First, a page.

This article provides a good overview of arguments for and against use of a brain-oxygen monitoring system for heart surgery. It also provides an excellent explanation of how the device works, and how it may reduce risk of cognitive damage following surgery.
The biggest problem with the story is the lack of evidence and quantitative data about cognitive harm both with and without the device. While the story implies that conclusive data are not available, it should have cited the most relevant research and provided the necessary caveats.
Finally, a failure to mention the option of beating-heart surgery for some patients–a technique shown to reduce risk for cognitive damage–is a significant oversight.
The story indicates both the price of the machine ($30,000) and the cost per use ($200) — a valuable bit of reporting.
Due to the lack of evidence reported (see Evidence criterion above), there is no quantification of the risks and benefits of using the device.
The story makes clear, with brief references, that the cognitive risks range from minor to major, and that they could impair patients’ subsequent ability to work. However, since the story is about the use of the oxygen monitor device, the story falls short since it does not indicate whether there are any potential harms associated with the device itself.
The story does not report the best scientific evidence available about the controversy. Any data likely come from studies supported by the manufacturer, but it still may be worth citing.
The absence of data about the story’s key disagreement–or even a clear statement that data is unavailable or inconclusive–is a major shortcoming of the story.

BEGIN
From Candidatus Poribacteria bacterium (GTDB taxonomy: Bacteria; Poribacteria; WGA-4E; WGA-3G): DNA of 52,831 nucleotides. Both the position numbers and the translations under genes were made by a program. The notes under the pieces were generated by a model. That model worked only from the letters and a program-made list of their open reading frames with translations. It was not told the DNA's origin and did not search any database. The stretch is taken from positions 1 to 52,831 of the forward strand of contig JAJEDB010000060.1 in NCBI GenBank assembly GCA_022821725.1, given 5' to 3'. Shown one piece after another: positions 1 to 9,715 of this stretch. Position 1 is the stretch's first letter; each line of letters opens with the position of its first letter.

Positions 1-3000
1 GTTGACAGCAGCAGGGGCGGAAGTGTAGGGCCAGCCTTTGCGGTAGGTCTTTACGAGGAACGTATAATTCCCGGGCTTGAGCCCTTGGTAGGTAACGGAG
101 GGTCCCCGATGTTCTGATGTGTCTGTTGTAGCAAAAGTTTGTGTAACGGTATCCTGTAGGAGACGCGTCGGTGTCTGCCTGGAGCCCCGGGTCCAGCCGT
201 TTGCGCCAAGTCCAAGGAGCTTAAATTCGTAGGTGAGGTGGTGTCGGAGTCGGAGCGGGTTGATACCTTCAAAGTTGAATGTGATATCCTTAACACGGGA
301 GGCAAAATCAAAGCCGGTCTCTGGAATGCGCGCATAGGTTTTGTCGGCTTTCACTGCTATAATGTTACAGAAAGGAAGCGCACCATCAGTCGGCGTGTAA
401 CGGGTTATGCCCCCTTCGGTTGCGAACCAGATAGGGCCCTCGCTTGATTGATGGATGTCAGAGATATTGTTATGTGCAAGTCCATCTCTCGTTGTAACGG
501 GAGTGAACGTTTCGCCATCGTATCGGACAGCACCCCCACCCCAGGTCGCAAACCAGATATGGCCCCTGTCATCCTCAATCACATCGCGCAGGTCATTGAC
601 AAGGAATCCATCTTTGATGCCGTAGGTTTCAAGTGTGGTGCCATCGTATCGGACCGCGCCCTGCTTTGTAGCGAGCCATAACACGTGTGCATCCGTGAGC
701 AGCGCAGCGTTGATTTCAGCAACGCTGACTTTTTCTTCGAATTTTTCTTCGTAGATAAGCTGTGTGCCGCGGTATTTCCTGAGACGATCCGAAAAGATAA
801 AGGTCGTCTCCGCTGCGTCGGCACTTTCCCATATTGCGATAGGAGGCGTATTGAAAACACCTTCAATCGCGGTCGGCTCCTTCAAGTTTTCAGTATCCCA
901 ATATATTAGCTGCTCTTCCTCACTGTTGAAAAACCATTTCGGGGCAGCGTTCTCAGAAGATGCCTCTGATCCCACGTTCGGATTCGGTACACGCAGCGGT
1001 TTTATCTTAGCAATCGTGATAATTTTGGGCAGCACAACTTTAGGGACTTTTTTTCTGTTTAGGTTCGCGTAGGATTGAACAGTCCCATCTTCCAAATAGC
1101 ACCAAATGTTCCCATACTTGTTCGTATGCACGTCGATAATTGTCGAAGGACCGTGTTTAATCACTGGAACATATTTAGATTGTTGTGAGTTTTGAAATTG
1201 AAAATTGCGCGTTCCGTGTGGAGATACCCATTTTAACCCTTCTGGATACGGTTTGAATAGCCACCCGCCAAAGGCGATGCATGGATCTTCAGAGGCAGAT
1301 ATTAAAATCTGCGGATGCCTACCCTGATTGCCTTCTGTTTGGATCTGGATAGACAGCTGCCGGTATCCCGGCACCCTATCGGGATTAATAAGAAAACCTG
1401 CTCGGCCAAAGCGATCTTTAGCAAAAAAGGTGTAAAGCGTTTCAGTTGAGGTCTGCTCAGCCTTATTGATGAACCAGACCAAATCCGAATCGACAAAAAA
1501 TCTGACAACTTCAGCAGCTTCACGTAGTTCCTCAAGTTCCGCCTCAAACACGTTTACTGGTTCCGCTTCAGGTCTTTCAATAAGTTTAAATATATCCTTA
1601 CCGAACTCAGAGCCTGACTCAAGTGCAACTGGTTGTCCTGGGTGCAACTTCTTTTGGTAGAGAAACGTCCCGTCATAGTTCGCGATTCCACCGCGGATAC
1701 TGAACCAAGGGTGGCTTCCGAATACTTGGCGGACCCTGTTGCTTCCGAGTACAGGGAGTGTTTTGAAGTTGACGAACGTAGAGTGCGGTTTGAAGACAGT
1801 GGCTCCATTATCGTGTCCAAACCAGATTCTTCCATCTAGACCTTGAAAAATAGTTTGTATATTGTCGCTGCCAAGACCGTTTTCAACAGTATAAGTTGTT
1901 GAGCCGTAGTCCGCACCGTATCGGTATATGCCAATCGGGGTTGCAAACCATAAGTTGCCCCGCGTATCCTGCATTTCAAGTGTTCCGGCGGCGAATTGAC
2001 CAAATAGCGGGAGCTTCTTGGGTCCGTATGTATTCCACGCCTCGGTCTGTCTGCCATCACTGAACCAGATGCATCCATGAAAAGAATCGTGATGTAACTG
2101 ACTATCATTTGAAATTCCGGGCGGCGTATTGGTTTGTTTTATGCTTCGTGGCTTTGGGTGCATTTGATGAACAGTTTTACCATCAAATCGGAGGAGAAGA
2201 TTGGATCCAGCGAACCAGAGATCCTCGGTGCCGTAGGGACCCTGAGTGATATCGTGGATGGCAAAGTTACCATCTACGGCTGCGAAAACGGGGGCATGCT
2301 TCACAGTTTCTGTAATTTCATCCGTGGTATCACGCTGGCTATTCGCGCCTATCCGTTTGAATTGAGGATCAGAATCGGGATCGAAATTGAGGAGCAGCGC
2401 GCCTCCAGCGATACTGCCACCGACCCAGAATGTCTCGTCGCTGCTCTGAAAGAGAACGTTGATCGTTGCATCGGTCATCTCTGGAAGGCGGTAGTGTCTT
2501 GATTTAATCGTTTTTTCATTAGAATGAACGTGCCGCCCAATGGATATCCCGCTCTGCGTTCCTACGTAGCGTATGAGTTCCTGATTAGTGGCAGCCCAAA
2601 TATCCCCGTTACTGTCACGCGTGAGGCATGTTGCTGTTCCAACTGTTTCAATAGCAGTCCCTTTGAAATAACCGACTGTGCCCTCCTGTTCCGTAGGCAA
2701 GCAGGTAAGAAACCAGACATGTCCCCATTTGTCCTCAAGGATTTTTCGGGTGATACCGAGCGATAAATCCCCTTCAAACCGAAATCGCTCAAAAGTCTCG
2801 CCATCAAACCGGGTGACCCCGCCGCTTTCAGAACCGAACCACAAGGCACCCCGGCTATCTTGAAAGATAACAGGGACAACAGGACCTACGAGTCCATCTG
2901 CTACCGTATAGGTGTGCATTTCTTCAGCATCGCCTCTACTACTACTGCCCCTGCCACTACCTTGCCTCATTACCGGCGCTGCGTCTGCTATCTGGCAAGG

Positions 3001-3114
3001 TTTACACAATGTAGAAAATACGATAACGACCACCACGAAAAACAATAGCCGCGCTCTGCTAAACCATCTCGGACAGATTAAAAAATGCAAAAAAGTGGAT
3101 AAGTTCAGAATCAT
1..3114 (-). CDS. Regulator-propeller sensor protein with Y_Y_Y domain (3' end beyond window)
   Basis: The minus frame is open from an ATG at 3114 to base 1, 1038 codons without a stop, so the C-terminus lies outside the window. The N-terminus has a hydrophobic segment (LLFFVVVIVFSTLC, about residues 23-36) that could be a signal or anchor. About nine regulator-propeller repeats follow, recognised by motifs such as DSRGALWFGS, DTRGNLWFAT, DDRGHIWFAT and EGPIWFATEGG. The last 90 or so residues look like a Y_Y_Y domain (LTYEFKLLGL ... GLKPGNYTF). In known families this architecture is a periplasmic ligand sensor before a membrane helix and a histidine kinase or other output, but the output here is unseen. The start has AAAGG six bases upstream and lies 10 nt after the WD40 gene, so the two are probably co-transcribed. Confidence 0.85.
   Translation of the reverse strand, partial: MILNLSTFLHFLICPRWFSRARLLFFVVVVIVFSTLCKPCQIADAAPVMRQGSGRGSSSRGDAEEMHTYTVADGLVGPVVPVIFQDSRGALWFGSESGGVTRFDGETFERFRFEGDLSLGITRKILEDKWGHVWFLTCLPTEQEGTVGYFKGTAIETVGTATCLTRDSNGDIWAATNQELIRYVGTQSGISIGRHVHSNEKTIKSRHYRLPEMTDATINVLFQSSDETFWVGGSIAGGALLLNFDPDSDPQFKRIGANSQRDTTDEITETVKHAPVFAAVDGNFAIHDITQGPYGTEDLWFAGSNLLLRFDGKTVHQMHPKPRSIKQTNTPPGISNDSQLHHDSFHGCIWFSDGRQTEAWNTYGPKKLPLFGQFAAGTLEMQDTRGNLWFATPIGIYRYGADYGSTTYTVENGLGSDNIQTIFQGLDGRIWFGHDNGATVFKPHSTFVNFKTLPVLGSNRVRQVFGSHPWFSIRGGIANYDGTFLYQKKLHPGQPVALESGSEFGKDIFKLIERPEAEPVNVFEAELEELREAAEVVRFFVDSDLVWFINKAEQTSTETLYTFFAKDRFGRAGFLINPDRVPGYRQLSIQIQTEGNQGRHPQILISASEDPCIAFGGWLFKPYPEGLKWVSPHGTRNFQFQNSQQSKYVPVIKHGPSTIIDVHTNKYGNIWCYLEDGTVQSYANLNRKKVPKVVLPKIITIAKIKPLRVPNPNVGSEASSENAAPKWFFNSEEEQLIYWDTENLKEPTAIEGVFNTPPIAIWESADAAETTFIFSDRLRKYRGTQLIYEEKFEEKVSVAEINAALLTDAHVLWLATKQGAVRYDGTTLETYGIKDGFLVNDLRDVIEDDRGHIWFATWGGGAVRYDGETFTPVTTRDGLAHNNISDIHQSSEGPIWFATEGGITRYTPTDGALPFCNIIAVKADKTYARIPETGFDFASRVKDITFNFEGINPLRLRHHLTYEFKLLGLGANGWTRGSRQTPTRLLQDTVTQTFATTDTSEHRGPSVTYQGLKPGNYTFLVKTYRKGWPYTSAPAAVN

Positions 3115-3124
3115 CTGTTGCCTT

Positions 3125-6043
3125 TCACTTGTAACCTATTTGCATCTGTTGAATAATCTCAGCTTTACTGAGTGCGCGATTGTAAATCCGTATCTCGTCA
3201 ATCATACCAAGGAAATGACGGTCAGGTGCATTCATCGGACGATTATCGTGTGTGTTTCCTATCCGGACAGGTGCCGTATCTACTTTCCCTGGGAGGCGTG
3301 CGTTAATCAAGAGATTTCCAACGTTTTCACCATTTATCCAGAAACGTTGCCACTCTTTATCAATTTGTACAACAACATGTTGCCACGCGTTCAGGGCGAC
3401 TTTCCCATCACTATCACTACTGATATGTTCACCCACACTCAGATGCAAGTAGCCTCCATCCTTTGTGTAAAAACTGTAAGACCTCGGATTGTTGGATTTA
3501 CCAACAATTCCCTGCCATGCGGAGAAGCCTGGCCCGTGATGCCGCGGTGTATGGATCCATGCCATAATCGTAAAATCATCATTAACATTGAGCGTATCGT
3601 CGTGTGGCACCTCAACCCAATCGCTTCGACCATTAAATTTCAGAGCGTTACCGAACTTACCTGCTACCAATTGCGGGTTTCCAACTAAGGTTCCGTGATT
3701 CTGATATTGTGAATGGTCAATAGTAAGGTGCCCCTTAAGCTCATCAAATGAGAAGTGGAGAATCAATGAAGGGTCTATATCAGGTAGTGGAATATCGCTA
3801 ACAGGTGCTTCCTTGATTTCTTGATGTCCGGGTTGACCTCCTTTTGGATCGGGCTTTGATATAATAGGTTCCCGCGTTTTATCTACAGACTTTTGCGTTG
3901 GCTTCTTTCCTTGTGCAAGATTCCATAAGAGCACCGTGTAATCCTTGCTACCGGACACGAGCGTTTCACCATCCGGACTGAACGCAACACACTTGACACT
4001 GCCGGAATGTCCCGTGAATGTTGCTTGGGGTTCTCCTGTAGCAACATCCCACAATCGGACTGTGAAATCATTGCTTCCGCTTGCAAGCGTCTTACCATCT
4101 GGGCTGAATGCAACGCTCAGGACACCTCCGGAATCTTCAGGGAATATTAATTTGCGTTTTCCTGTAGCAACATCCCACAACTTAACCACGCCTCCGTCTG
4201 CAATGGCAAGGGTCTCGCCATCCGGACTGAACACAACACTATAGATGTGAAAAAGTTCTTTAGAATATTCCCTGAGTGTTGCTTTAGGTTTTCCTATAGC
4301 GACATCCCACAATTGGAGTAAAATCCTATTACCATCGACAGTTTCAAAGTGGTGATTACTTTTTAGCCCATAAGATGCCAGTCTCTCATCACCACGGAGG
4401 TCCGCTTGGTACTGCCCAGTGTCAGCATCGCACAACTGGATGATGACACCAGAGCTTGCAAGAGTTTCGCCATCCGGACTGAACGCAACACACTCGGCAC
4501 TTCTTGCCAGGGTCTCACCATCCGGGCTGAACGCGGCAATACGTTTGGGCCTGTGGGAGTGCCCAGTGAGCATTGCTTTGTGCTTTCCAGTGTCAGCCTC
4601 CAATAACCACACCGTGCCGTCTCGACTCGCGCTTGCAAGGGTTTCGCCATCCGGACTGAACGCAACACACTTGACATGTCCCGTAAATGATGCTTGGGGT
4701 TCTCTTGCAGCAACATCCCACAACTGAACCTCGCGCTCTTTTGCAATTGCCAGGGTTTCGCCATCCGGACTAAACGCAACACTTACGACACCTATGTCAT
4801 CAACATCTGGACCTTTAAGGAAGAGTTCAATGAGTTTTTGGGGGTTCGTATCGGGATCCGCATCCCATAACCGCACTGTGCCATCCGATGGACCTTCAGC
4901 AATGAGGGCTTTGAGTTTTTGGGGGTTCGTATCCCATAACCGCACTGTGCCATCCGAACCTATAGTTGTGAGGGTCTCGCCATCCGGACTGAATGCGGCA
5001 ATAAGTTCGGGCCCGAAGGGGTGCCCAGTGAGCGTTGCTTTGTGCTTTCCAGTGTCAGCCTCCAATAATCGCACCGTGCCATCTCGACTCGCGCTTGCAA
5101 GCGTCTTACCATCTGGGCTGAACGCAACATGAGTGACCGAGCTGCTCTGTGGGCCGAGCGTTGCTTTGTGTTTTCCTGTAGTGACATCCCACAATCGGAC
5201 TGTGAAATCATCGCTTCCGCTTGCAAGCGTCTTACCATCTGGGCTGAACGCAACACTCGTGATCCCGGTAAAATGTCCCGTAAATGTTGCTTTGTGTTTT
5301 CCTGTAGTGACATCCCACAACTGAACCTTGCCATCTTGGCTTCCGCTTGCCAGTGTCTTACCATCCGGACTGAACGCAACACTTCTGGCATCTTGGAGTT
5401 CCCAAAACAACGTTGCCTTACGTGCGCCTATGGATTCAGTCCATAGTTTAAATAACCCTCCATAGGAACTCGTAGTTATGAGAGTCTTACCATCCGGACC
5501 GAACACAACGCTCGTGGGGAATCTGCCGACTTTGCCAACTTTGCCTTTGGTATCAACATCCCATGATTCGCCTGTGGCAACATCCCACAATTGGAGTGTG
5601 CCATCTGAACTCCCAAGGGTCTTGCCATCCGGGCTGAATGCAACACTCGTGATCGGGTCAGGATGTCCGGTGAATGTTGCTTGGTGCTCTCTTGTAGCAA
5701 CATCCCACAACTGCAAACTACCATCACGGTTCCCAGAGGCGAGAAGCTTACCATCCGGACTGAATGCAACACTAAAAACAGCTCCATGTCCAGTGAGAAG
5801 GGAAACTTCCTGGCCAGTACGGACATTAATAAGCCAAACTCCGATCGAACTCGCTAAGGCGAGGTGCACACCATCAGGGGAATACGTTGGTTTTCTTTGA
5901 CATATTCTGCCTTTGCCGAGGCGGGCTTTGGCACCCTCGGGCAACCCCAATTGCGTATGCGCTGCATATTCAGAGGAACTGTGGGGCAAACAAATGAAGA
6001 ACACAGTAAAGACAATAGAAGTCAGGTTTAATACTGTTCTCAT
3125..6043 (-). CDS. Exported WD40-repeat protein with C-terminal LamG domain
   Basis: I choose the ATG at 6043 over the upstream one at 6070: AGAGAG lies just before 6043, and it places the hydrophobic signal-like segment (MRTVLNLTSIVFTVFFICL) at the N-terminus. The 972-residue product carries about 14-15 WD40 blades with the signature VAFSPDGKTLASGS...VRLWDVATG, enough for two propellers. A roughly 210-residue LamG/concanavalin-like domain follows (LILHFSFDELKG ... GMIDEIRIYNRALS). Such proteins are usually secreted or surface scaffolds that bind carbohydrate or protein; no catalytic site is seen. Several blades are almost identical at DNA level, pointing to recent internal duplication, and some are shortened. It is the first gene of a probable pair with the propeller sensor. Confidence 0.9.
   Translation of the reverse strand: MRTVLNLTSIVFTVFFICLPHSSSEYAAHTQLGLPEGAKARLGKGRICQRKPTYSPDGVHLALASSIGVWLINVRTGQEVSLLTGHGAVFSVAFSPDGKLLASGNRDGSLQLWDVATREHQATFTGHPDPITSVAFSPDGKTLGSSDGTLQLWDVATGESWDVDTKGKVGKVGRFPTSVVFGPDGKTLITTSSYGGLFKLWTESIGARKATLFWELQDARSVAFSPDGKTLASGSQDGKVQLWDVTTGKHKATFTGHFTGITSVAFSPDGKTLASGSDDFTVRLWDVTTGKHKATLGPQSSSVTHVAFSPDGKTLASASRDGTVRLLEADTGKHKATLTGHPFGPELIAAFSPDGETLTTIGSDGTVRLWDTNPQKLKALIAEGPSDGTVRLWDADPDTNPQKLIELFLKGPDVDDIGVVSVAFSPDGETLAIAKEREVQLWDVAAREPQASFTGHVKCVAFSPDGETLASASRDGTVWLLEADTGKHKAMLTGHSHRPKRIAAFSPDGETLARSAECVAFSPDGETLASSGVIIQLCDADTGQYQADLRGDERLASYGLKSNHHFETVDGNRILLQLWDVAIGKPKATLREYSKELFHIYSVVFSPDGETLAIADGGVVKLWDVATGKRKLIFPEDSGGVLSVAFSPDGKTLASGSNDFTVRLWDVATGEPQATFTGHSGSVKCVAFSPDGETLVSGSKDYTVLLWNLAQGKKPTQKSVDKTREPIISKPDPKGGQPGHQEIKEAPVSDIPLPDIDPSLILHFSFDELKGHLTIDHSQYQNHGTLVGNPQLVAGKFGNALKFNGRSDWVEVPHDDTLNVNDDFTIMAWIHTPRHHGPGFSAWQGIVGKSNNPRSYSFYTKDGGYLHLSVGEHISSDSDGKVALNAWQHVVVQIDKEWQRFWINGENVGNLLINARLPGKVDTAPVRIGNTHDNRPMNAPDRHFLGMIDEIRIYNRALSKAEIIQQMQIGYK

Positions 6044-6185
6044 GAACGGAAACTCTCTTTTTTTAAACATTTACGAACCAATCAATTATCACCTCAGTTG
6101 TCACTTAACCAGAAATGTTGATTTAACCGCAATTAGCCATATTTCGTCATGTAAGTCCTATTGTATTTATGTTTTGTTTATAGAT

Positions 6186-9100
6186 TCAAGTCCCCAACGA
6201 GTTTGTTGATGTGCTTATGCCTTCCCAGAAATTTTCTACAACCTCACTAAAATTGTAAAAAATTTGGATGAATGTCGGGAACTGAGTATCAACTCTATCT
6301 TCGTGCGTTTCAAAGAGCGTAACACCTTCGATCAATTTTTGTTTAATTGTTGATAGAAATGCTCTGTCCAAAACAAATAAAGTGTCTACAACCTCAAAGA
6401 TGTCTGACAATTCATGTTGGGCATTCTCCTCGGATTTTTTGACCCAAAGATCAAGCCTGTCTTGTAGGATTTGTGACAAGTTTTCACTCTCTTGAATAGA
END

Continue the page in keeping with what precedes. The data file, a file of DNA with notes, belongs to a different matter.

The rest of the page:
The report does not exaggerate the cognitive risks following heart surgery–it uses an estimate of side effects from a New England Journal study.
It also permits those who question the validity of those statistics–given the fact that perhaps one third of surgery patients have cognitive issues before surgery–to make their case.
The reporter interviews two advocates of the device (one independent, one with industry ties) and one surgeon who is unconvinced of its value. It briefly cites two key studies about cognitive impairment after heart surgery.
This sourcing elevates this report into the "satisfactory" rating, but barely.
The article implicitly compares surgery with and without the oxygen monitoring device, and provides a thorough description of how the device functions in surgery.
However, the piece does not write about beating-heart surgery, a method designed partly to make the heart-lung machine, which appears to be responsible for cognitive side effects, unnecessary. This is a significant omission.
The story fails to report whether the brain oxygen monitoring device is available at only a few surgical centers or all of them.
It also fails to report how difficult it would be for patients to request the device for their own surgery.
The article makes clear that the device in question is 10 years old and sometimes used.
There is no evidence the article relied solely or largely on a news release.